Australian Prime Minister backs targeted immigration

by Ray Clancy on December 11, 2018

in Australia Immigration

The Australian Prime Minister Scott Morrison has indicated that the Government is discussing cutting the number of immigrants given visas to live and work in the country.

In a speech he hinted that States could be given more of a say in determining immigration levels and this would put an end to the current national cap on numbers.

Australia Immigration

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His hints come at a time when immigration if already falling, with 162,417 permanent visas granted in the last year, a fall of 10% and the lowest level for 10 years. The numbers are not expected to rise.

One of the biggest drivers behind cutting immigration is the fact that most people want to move to the big cities like Sydney and Melbourne where rising populations are putting pressure on housing, education, the health service and infrastructure.

Morrison acknowledged that voters in Australia’s biggest cities ‘are concerned about population. They are saying: enough, enough, enough. The roads are clogged, the buses and trains are full. The schools are taking no more enrolments. I hear what you are saying. I hear you loud and clear. That’s why we need to improve how we manage population growth in this country,’ he said.

But he also believes that ‘controlled’ immigration is important for Australia so he is keen to see some kind of system that encourages, even incentivises, people to move to where they are needed the most and where they will be less of a burden on services.

He believes that there needs to be mechanisms in place to direct new migrants to the areas where there are the jobs, services and opportunities and he pointed out that Australia needs steady population growth to sustain economic growth, particularly over the next three decades as the ageing of the population impacts of workforce participation.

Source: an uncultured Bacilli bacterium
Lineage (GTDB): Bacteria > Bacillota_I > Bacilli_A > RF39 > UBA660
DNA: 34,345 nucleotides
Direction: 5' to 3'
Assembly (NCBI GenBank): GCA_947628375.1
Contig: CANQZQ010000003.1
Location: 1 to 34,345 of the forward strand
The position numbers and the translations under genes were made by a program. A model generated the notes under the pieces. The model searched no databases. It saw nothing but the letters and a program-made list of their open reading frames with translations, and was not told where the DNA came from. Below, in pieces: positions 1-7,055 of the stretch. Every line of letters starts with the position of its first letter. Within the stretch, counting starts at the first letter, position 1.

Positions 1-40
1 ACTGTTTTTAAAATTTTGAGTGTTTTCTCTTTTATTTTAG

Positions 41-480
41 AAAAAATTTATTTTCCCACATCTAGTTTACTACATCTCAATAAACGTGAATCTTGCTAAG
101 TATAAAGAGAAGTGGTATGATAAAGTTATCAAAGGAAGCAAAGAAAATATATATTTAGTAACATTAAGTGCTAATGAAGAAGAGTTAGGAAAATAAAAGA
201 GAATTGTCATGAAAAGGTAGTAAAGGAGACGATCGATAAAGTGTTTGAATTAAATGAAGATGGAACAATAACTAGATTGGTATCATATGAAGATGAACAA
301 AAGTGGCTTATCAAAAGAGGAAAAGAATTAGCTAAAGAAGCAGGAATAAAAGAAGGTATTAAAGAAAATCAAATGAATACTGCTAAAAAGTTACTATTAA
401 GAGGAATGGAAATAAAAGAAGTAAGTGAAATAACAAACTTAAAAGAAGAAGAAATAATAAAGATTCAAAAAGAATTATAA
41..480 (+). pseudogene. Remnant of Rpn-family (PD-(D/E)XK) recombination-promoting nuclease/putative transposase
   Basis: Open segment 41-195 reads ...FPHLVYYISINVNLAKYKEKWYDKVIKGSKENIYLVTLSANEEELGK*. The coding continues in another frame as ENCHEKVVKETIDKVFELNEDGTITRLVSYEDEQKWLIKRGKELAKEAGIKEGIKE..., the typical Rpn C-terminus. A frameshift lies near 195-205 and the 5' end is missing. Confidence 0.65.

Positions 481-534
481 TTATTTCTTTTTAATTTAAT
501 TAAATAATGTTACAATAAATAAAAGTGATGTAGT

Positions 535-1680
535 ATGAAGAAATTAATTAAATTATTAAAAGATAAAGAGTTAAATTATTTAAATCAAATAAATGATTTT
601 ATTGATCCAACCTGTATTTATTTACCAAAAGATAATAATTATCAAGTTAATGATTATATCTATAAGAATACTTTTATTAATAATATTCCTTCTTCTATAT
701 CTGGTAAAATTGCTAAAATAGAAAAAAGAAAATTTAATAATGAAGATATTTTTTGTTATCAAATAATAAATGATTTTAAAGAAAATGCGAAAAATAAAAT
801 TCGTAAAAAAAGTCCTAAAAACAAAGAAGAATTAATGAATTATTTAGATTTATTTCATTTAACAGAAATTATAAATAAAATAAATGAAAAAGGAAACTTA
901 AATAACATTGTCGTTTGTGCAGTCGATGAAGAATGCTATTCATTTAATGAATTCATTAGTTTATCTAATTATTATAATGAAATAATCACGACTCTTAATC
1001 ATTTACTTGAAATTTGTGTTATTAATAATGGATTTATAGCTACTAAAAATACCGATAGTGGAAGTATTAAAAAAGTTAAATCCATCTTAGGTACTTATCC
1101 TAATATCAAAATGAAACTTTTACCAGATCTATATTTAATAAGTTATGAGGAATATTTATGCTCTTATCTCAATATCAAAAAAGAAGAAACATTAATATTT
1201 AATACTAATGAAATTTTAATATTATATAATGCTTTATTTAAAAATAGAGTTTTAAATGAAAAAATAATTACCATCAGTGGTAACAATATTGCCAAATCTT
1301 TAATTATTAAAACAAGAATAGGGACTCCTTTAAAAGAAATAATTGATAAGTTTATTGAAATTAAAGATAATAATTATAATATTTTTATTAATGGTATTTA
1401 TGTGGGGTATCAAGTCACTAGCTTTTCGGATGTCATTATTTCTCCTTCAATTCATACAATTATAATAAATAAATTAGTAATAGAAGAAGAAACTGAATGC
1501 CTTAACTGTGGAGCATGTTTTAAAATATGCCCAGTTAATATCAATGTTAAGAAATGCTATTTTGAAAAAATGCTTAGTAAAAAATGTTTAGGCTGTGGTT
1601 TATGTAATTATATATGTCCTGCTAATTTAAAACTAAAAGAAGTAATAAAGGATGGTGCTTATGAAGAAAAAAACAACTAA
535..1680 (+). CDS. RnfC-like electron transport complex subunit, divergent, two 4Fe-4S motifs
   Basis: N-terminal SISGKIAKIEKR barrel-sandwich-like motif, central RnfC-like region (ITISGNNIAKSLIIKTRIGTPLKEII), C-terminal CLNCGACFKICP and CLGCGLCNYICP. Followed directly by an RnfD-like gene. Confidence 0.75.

He also pointed out that immigrants are younger on average, and mainly employed. ‘Without migration, Australia’s workforce would be shrinking by 2020. With migration, the Productivity Commission estimates that labour force participation will be around 10% higher in 2060,’ he said.

He also stressed the economic benefits associated with temporary migration. ‘This year, we have almost 600,000 foreign students studying in Australia. From the cafes of Glebe and the bars of Parramatta, to the computer stores of Canberra and the laundromats of Coffs Harbour, these students are supporting jobs,’ he told the audience.

Morrison added that he will be putting in place a conversation about population with state and territory leaders. It comes a time when figures show that three quarters of Australia’s population growth is in Melbourne, Sydney and South East Queensland, while areas such as Tasmania, Adelaide and Darwin are crying out for more people.

High rates of population growth are putting pressure on parts of Sydney, according to New South Wales Premier Gladys Berejiklian. ‘We need to look at encouraging people to consider living in different parts of Sydney, the surrounding regions and in regional New South Wales,’ she said.

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